Old media. Print media, and increasingly, news networks are using stale data that is passed through a lot of hands in an office. And they take long to write. Wasn't there a time in the recent (like a few months) that XP was supposed to have it's support discontinued, but then Microsoft re-extended that with XP SP (N) ? I'm betting the editors thought that once 'support' was discontinued, it was obsolete, wouldn't be on the shelves due to security holes due to lack of service packs, and OEMs would not ship it. That's when(?) / why they continue to write about vista, because it should have died already. And they probably think it will soon. (MS support till 2011, I think.) Still, it has the stigma of being 'out dated' / 'soon to be replaced' It makes one feel like their home is going to disappear soon, to stick with / get XP. And John Dvorack is an elitist / 'cutting edge' techno-fetishist, So XP is not hot enough, not cutting edge enough. In short, not adhering to the 'glossy' trend enough.
a b 5 Linux
July 16, 2008 4:21:59 AM

Sure enough, people have ported many of the looks and features of Vista into XP...

BTW: Support is until 2014 I think...
July 16, 2008 8:09:55 AM

Heh, well I guess what it comes down to is that people are just irrational and don't seem to understand that newer doesn't necessarily imply better; the two happen to be together frequently.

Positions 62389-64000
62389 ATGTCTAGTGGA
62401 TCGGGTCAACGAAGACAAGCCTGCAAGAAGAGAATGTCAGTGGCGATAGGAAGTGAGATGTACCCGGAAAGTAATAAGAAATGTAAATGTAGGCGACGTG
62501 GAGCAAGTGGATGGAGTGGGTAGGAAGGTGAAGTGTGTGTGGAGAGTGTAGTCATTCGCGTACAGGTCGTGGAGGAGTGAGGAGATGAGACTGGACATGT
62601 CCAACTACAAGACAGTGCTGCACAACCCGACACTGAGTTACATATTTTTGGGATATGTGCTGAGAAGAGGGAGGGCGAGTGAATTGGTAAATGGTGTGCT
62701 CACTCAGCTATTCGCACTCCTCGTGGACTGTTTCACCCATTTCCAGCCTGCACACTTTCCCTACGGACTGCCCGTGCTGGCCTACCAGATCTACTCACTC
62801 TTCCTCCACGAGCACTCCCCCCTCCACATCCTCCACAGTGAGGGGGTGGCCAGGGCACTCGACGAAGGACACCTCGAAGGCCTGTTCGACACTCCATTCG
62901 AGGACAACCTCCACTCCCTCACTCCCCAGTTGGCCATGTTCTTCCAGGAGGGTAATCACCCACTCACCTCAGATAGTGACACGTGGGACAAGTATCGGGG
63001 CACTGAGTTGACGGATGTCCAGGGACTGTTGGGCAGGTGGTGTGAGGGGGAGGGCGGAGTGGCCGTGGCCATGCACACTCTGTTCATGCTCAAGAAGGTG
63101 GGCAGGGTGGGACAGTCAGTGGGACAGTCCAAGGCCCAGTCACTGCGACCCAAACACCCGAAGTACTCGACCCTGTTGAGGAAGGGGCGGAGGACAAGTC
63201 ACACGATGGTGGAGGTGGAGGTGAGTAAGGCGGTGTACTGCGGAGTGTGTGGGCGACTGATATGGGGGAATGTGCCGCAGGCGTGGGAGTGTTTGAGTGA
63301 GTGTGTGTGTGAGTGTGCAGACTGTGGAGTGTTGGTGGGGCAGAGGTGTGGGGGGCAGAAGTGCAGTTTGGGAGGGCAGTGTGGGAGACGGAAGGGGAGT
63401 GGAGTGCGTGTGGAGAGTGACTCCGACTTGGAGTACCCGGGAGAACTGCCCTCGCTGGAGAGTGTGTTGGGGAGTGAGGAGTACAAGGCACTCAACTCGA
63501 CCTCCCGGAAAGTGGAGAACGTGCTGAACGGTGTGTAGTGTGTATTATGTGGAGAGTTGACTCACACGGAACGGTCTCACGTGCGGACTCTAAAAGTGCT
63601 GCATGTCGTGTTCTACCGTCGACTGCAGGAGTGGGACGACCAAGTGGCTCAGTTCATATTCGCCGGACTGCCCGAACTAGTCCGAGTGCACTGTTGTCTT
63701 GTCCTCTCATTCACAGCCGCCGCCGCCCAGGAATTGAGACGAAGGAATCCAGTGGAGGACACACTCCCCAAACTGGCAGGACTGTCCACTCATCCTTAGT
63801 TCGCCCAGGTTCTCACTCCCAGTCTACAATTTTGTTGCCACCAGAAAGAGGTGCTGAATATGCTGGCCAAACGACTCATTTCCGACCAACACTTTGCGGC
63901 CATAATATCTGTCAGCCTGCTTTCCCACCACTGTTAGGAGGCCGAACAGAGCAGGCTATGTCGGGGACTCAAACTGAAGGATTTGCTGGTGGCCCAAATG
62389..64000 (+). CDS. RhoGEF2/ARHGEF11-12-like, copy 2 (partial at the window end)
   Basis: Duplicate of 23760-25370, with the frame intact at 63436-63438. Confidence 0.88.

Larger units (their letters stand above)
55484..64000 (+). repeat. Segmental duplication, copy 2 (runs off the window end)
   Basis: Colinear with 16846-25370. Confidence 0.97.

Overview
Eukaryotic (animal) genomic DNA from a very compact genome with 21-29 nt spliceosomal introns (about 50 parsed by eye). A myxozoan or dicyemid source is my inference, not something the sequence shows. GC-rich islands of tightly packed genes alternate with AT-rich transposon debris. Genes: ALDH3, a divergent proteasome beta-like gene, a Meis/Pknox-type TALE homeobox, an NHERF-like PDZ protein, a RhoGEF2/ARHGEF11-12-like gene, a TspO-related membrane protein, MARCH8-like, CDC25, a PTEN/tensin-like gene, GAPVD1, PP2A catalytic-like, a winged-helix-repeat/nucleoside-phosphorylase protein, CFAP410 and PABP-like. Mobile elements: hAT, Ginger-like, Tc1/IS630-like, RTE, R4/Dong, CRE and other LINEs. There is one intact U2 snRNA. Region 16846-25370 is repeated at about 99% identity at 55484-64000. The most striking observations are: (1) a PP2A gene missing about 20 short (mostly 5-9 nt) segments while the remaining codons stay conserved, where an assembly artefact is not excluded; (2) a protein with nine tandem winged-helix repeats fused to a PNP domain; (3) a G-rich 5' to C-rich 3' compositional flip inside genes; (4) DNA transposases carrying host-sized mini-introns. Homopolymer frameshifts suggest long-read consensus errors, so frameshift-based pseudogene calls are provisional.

-Zorak
July 16, 2008 11:13:08 PM

http://arstechnica.com/news.ars/post/20080106-despite-p...

"In time, Microsoft will release another OS (Windows 7), and the entire cycle will repeat. Vista will go from the heartily-disliked upstart to the "real" OS that end users vow to clutch unto death."

reminds me of crystal coke

1.)
http://support.microsoft.com/lifecycle/search/?sort=PN&...
2014. w00t. yay!

2.)
Zorak said:
Heh, well I guess what it comes down to is that people are just irrational and don't seem to understand that newer doesn't necessarily imply better; the two happen to be together frequently.

-Zorak

2a.) copout.
2b.) I concur. (wait, what idoicy or software generations?)

A legitimate "user issue" to me would be when something breaks that worked previously

what like x11r6? gxxine? flash?
a b 5 Linux
July 17, 2008 4:18:22 AM

Zorak said:

What do you guys think about this? Why all the Vista comparisons?
-Zorak


Most people that even know what an OS is only know of two, Microsoft Windows and Apple MacOS. There are huge ad campaigns (mostly by the latter) to say that theirs is better than the other as these are commercial, proprietary OSes and their vendors are trying to get more sales and revenue. So when Average Pat hears about another OS (e.g. Linux), the first question out of their mouth is "how does it compare to $THEIR_CURRENT_OS," which over 90% of the time is Windows. Vista is the most recent release of Windows and supposedly the newest versions of any OS are the most advanced and would be the most "apples to apples" comparison. You wouldn't exactly bench a Celeron 1000 versus a Phenom X4 9950BE in an AMD vs. Intel comparison, so why compare a 2001-era MS OS vs. a 2008-era Linux OS?

surrealdeal said:
Did "How to write a thorough linux review" http://www.linux.com/feature/139593 prompt this?
lol. Relatively-useless. Really, how do you 'review' a desktop environment, login shell, "mount points"? you can review mount points?